Changes between Version 9 and Version 10 of GeniTmixCalibTutorial


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Timestamp:
06/19/14 14:28:58 (5 years ago)
Author:
Ben Newton
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  • GeniTmixCalibTutorial

    v9 v10  
    55This page describes how to run calibration experiments with [wiki:GeniTmix Tmix] on GENI nodes.  This tutorial assumes that you are already familiar with basic experimentation with GENI, and that you have access to a machine from which you can execute ssh commands and login to external machines.  If you wish to reserve resources using omni, some version of Linux or Unix running on a PC or virtual machine is required.  The tutorial also assumes basic familiarity with Linux or Unix, and the ability to use a terminal text editor such as emacs, vim or nano.
    66
     7At run-time Tmix "replays" the exchanges encoded in a set of connection vectors (or c-vecs).  The connection vectors are extracted from traffic captured on a real network link.    Since all of the traffic crossing a busy link cannot generally be replayed using a single pair of nodes, it is customary to split the connection vectors into N pairs of tcvec files.  If all of the traffic observed on a busy link cannot be simulated with just two nodes, what percentage of the traffic can we replay?  How many pairs of nodes do we need to use to simulate all the traffic?  It is exactly these questions that calibration seeks to answer.  Below we will walk through the process of determining how much traffic can be simulated by a single pair of nodes.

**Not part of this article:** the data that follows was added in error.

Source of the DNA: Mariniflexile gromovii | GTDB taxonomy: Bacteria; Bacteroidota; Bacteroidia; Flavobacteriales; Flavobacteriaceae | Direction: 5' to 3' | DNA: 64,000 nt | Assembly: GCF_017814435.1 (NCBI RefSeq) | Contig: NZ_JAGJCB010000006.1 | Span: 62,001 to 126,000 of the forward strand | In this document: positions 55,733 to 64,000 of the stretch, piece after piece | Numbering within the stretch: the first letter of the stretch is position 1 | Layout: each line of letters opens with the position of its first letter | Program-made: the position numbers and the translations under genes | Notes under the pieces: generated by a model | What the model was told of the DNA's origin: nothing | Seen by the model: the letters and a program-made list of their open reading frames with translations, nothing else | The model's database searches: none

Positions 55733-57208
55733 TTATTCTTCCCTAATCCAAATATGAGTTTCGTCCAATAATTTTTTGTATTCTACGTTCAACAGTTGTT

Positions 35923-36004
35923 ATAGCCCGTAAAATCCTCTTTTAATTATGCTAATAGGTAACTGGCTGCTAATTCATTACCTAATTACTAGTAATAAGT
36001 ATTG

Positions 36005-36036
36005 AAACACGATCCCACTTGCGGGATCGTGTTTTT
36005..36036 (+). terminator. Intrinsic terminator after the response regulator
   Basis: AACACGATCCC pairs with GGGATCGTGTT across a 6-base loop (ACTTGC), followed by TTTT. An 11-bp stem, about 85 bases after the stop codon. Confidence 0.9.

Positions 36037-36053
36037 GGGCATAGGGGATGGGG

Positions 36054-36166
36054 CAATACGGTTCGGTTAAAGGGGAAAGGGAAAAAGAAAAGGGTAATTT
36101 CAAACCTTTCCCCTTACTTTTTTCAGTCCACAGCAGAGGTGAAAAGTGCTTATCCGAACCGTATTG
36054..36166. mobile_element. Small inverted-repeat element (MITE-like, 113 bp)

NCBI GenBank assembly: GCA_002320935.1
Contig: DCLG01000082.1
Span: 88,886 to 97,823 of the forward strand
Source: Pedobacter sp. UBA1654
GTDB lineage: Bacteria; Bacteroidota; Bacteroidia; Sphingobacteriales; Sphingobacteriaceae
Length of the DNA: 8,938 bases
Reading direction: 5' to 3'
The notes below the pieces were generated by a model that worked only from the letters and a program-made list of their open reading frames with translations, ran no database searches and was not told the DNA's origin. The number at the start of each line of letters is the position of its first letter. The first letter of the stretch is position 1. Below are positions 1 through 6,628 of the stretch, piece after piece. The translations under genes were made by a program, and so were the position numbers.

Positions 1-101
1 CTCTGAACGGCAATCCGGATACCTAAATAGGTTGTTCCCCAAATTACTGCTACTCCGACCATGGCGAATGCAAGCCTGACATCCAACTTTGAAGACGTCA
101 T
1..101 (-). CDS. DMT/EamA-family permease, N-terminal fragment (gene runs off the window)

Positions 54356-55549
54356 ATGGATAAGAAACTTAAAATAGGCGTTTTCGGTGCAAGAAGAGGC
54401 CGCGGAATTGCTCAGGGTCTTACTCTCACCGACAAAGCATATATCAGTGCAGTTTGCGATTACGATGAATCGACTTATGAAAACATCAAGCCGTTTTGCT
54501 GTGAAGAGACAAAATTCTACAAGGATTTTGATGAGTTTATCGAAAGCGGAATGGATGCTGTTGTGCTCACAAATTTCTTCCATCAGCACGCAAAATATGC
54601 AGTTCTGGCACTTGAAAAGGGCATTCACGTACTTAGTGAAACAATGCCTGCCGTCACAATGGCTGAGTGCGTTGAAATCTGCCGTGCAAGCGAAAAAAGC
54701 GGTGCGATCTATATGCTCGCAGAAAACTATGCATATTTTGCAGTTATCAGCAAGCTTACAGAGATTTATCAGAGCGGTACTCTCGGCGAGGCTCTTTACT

78
    89== A Reserve Resources in Omni or GENI Portal ==
     
    2122As expected, <username> should be replaced with your GENI username, and <hostname> and <port> are replaced with the hostname and port of the reserved GENI resource noted in the previous step. 
    2223
    23 == C Run Tmix  Script ==
    24 1.  The image loaded on the nodes has the tmix tools already installed and in your path.  Each time the system boots, a kernel module is automatically inserted to assist in simulating the packet delays.  Issue the following command to run a Tmix setup script
     24== C Run Tmix  Script and view data files ==
     251.  The image loaded on the nodes has the tmix tools already installed and in your path.  Each time the system boots, a kernel module is automatically inserted to assist in simulating the packet delays.  Issue the following command on the SSH terminal of the "left" node to run a Tmix setup script
    2526{{{
    2627sudo /local/tmix-script.sh
    2728}}}
    2829
    29 2.  Now, list the contents of your home directory.
     302.  '''Repeat''' the above command in the SSH terminal of the "right" node. 
     31
     323.  Now, list the contents of your home directory on either node.
    3033{{{
    3134ls
     
    3336You should see a tmix.conf file, which contains the configuration for a tmix experiment.  Open the file with an editor such as vim, emacs, or nano, and browse its contents.  These are various settings that control a tmix experiment. At the end of the file notice the Crecv_Trace and Cinit_Trace lines.  These are the only lines you will need to change as we run our calibration experiments.